When Rome fell, Europe churned. Cultures from far and wide – the Huns, the Goths, the Vandals – violently etched their names into history before being crushed by fresh waves of invaders.
Among them were less infamous bloodlines with far more mysterious origins. Like, for instance, the formidable mounted warriors known as the Avars.
The horde of horseback fighters emerged from the east in either 567 or 568 CE, pushing out the various Germanic groups from the Carpathian basin in Europe’s southeast.
There they remained for more than 200 years before falling to the Franks at the end of the 8th century.
Much of what we know of them comes from Byzantine texts – records which could well be biased by fear or hate. There were even bold claims that they weren’t even true Avars, hinting at a legacy stolen from a people far to the east.
A new genomic analysis of the remains of 66 individuals uncovered from a diverse spread of Avar graves now reveals they were in fact the descendants of a Central Asian culture far to the east, providing the first solid evidence of a migration that would have taken place in record time.
“They covered more than 5,000 kilometers [3,100 miles] in a few years from Mongolia to the Caucasus, and after 10 more years settled in what is now Hungary,” says Seoul National University population geneticist Choongwon Jeong.
“This is the fastest long-distance migration in human history that we can reconstruct up to this point.”
Combined with historical accounts, the genetic evidence confirms the birthplace of the Avars was the Rouran: the first confederation of early Mongol tribes ruled by a khan.
Established in the late 4th century, the early khaganate fell just over a century and a half later to rival bands of Asian Turks, sparking the rise of Turkish power in the east.
Just 15 years after the group’s collapse, diplomats from the Roman city of Byzantium recorded that a people who called themselves the Avars had taken refuge from Turkish hostilities half a world away, settling in the Carpathian basin.
The Avars would make their presence known, engaging in a series of offensives far across the land that would eventually culminate in a joint siege of the Byzantine capital of Constantinople.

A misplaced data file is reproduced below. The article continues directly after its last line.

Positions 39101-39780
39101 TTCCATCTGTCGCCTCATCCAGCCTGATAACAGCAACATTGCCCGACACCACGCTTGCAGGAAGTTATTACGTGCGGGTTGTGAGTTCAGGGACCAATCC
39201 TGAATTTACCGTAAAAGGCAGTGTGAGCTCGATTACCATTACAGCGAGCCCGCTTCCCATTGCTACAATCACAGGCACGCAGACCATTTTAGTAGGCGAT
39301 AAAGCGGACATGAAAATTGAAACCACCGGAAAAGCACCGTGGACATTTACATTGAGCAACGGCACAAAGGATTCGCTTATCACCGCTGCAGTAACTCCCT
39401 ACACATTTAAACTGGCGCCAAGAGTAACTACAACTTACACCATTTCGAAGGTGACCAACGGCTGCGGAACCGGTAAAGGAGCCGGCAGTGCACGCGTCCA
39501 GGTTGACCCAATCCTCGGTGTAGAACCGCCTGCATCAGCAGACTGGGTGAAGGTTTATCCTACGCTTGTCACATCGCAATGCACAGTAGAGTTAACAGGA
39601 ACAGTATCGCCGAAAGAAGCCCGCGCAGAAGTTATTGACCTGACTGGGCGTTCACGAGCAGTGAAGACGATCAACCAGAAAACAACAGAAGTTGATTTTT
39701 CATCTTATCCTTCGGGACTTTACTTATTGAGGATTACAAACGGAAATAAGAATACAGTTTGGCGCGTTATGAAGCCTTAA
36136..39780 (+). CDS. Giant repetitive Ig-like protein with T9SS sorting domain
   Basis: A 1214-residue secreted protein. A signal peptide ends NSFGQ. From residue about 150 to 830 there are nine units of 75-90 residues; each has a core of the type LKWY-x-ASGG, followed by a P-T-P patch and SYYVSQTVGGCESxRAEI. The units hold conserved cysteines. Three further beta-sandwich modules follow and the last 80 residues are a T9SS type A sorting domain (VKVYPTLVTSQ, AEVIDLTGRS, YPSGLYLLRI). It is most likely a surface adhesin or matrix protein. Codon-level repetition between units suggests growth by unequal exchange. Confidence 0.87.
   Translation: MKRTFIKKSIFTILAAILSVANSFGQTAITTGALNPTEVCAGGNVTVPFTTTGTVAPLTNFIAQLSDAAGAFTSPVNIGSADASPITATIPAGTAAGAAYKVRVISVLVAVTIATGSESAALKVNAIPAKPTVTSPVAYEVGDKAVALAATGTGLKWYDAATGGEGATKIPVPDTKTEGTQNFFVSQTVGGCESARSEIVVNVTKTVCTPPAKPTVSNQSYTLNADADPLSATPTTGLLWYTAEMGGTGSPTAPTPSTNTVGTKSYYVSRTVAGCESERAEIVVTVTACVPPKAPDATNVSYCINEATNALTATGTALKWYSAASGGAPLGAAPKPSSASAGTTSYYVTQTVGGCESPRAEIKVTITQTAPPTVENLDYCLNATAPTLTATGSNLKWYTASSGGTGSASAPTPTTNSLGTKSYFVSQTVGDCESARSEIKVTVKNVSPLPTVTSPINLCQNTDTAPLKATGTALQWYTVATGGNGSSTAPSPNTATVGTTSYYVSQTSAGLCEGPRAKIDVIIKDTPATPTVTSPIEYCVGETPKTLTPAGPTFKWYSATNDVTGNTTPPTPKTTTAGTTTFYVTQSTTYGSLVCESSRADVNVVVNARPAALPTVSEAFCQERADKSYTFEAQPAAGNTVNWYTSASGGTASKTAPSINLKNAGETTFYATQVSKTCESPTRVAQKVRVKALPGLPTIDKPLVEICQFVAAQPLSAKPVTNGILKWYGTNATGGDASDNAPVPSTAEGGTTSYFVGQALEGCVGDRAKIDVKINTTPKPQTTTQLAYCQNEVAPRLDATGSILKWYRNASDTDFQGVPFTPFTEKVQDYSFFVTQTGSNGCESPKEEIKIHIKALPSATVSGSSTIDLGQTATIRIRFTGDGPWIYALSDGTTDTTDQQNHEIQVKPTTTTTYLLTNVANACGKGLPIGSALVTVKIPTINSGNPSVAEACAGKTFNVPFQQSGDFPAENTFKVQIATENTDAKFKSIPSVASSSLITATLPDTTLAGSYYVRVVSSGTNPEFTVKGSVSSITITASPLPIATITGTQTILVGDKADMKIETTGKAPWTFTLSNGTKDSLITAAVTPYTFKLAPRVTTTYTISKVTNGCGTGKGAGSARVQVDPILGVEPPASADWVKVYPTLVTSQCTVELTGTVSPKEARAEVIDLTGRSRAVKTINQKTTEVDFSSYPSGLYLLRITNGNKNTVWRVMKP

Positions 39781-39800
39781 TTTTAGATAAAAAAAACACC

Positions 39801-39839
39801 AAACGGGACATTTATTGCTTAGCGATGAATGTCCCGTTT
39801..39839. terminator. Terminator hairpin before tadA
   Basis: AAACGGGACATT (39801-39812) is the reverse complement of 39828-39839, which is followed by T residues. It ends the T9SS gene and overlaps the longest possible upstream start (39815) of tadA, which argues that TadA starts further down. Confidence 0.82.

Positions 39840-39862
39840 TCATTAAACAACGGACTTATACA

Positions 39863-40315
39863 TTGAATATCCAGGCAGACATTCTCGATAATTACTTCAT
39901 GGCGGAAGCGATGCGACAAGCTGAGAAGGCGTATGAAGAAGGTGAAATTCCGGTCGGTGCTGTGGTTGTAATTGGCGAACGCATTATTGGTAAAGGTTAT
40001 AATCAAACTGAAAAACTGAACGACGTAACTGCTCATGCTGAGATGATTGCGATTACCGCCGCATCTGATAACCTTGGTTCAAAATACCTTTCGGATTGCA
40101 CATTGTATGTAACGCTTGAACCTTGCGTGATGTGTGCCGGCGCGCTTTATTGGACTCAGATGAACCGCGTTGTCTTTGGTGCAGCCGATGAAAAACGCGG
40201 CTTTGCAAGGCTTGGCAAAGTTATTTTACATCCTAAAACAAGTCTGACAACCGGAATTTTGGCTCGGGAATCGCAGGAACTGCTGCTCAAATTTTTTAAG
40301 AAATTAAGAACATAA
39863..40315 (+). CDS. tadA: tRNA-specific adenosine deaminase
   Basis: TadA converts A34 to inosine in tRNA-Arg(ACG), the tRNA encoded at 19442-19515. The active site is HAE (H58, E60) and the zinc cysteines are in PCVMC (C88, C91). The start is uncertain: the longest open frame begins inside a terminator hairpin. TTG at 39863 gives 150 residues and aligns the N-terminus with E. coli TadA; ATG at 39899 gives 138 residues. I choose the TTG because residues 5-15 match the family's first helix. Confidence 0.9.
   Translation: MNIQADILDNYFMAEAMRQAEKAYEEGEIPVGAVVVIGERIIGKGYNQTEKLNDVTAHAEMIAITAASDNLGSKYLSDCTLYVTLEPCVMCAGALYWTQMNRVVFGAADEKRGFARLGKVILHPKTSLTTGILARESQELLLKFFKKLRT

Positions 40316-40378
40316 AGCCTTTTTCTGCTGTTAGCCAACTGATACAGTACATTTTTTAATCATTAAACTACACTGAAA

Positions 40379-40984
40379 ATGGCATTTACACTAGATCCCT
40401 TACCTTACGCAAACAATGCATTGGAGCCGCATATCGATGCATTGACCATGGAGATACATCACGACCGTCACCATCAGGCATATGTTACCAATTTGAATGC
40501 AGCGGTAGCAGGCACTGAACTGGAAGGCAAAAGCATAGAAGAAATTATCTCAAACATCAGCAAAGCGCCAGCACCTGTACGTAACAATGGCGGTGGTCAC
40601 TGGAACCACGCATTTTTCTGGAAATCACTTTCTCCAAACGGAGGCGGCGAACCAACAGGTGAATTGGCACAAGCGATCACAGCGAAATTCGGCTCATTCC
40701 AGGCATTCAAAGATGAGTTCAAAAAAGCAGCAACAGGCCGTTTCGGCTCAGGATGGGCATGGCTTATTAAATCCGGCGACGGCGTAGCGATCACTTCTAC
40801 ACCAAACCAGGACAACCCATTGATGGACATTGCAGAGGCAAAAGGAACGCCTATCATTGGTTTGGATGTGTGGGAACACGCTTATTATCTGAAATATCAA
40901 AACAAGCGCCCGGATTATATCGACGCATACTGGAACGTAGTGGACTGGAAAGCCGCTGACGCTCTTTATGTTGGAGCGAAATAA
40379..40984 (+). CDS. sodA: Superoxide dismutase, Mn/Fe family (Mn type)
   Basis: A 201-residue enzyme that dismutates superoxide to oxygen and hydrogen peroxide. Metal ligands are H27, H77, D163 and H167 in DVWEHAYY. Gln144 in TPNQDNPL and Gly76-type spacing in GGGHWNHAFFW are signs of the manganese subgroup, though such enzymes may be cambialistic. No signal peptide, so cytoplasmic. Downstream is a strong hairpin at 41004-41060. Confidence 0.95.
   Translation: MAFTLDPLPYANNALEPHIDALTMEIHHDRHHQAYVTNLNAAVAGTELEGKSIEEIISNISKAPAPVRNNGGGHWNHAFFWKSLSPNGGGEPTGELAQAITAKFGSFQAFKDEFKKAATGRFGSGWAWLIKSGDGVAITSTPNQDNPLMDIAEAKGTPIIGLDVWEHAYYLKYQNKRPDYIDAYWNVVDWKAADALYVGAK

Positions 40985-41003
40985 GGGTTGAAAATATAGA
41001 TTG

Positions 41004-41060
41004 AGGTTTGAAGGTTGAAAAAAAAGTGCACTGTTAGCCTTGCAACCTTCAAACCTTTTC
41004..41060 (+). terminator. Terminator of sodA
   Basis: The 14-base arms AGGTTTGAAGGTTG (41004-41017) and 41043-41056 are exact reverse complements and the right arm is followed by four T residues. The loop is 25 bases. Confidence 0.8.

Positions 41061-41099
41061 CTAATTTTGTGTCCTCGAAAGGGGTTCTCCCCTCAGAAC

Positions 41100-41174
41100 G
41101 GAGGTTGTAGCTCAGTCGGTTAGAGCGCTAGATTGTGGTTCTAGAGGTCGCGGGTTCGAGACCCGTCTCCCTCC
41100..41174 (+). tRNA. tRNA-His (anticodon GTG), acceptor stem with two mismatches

Around this time an Egyptian-born Byzantine historian by the name of Theophylact Simocatta argued these adept warriors might not be who they claim to be, and could – in fact – be of a mixed heritage made up of lineages much closer to home.
“In point of fact even up to our present times the Pseudo-Avars (for it is more correct to refer to them thus) are divided in their ancestry, some bearing the time-honored name of Var while others are called Chunni,” the historian wrote.
While we know much of their affairs from their enemies, the Carpathian branch of Avars left no written records themselves.
They did leave a detailed archaeological record, though. Hundreds of settlements containing around a hundred thousand burials have been analyzed by researchers throughout the decades, providing troves of data on how they lived, died, and fought.
We know how their society was culturally diverse, reinforced by captives brought in from around the Balkans who provided labor and knowledge.
Now that their bones can speak, their true past is known as well.
Of course, history is rarely so clean cut. There’s little doubt that a population of riders fled central Asia at speed, covering scores, if not hundreds of kilometers each year to put distance between them and their Turkish attackers.
But once established in their new home, it seems the Avars continued to weave new bloodlines into their fold.
Lead author of the new study, Guido Gnecchi-Ruscone, a geneticist from the Max Planck Institute for the Science of Human History, explains how his team uncovered evidence of cultural diversity arising among the invaders.
“Besides their clear affinity to Northeast Asia and their likely origin due to the fall of the Rouran Empire, we also see that the 7th-century Avar period elites show 20 to 30 percent of additional non-local ancestry, likely associated with the North Caucasus and the Western Asian Steppe, which could suggest further migration from the Steppe after their arrival in the 6th century,” says Gnecchi-Ruscone.
The genetics don’t go so far as to link in cultural data or provide a timeline, but they nonetheless help reinforce a story of a perpetuated elite descended from a long lost Mongolian khaganate half a world away.
As the 8th century drew to a close, the Avar threat was no more.
Failing to negotiate with the forces of the Carolingian monarch Charlemagne, the once ferocious Mongolian equestrians turned and fled once again, their famous bloodline fading into Europe’s darkness as quickly as it arrived.
This research was published in Cell.